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February 27, 2015 / 8 Adar , 5775
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A Jester Saved The Jews


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“That we will do,” they promised him. “We will not ask how you intend to accomplish your mission, for we rely on your cunning to devise a way. May G-d be with you.”

The Minister Arrives

A few days later, the minister arrived. The general arranged a huge parade for him and at its conclusion there was a banquet. Officials from all over the city came to meet the prime minister and present him with petitions for the queen.

When the time came to present the petitions, a large line formed and as each person was presented to the minister, he gave him a letter or said a few words which were marked down as a record for Her Royal Highness.

At the end of the line appeared a farmer, dressed in the clothes of his trade. He, too, presented himself before the minister.

“What is your request?” asked the minister, while the general and other officials crowded around him.

The farmer trembled momentarily, moved back and bowed low to the minister. “I have a letter to give to Your Honor,” he replied.

With that, he gave the minister a sealed envelope. The minister opened the envelope and looked at it with amazement.

“Why, this is only a blank piece of paper!” he exclaimed. “It contains no writing whatsoever.”

The farmer took the paper, looked at it and cried aloud, “Woe is me! This letter wanted privacy, and now the letter flew away. If Your Honor will have patience I will look for the words and put them back onto the sheet.”

With that, he fell on his knees and began to search the floor. Everyone crowded around him watching the spectacle. After a while, he rose and began to cry, “Your Honor,” he wailed, “what can I now tell the people who sent me? All is lost. Apparently the words were too shy when they saw such a crowd and they disappeared.”

The general looked at the man and began to laugh. “Must be some lunatic,” he mused to himself.

Seeks Privacy

But the minister caught the farmer’s eye and then announced in an authoritative voice: “Come with me to my private chamber!”

Leaving everyone standing in the main hall, the minister led the farmer to a private room. “I see through your act,” the minister said. “I realize you wanted privacy. Now tell me what it is all about?”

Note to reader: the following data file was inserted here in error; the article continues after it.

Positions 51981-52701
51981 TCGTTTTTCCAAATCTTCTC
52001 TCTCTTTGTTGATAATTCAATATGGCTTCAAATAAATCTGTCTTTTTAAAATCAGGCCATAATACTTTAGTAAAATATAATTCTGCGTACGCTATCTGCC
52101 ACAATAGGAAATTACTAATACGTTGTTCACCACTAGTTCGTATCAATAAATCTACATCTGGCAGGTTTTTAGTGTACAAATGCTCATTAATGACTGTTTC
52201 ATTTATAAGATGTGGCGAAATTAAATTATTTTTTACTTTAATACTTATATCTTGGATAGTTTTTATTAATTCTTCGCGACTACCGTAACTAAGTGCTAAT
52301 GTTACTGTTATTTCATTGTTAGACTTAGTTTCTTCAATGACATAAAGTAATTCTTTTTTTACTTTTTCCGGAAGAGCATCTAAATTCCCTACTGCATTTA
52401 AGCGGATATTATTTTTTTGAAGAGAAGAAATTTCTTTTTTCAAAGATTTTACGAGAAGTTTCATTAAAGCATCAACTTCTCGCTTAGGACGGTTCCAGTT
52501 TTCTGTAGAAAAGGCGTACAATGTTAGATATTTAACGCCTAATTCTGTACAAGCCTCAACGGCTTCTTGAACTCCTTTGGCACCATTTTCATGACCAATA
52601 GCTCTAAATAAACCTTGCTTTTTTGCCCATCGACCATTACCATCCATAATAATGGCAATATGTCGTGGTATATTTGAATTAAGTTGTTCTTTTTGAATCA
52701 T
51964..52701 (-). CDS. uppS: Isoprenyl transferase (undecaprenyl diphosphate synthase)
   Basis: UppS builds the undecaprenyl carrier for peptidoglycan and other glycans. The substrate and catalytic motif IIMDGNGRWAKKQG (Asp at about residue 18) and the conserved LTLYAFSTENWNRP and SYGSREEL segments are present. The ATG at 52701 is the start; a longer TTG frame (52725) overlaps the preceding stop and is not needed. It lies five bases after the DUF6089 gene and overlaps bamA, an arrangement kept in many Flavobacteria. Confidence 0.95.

“May you be blessed,” answered the farmer. “You are as brilliant as they say. I am a Jew, and the Jewish community of this town has sent me. The general, who is an enemy of the Jews, would not permit us to come see you.” The he gave him another letter, which listed all the evils that the general had done to them.

“I was wondering why no Jews appeared to welcome me at this reception,” said the Minister. “When I questioned the general about this, he told me that the Jews were too busy cheating and stealing money to bother to come here.”

The farmer, who was Nachumka, then told the minister how the Jews were being used by the general to fill his own coffers. How he imposed taxes, which were never turned over to the queen’s treasury, presenting the minister with documented evidence.

The minister took all the letters and evidence and said, “You are a wise person to see me privately, for the general would have surely killed you if he saw what you are giving me. Be assured that this will receive speedy action.”

The following morning the minister departed. A few days later the general was summoned to the Royal Palace, exiled and placed in charge of a small village in Siberia.

The Jews of that city celebrated the event and blessed G-d for saving them from the evil clutches of another Haman. Every Jew in Russia revered the name of Nachumka the Jester and if asked, could explain why a jester has a high place in Gan Eden.

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“Don’t worry,” said the king, “what could it be worth, two or three talents of gold? I’ll give you ten talents of gold, so you can forget about it.”

Gaonim-Midrash-logo-NEW

Shmuel HaKatan shook his head and said: “No, what happened here today is a sign not of great love. On the contrary, it is a bad omen.”

The arguments, however, could never appease his wife and one Thursday she came to him for money to purchase food for Shabbos.

He walked out of the room, making sure to leave the door ajar so that the two litigants could hear his voice.

Don’t you know Avraham, the famous dry goods merchant, who lives near the lake in a big mansion?

“What could I do? Your wife is hard of hearing,” whispered the poor woman barely able to talk.

“I would appreciate if you could give me some pointers on how to improve my wine,” said the wine merchant eagerly.

“And what was your grandfather’s name?” asked the visitor. “The same as my name,” replied the child.

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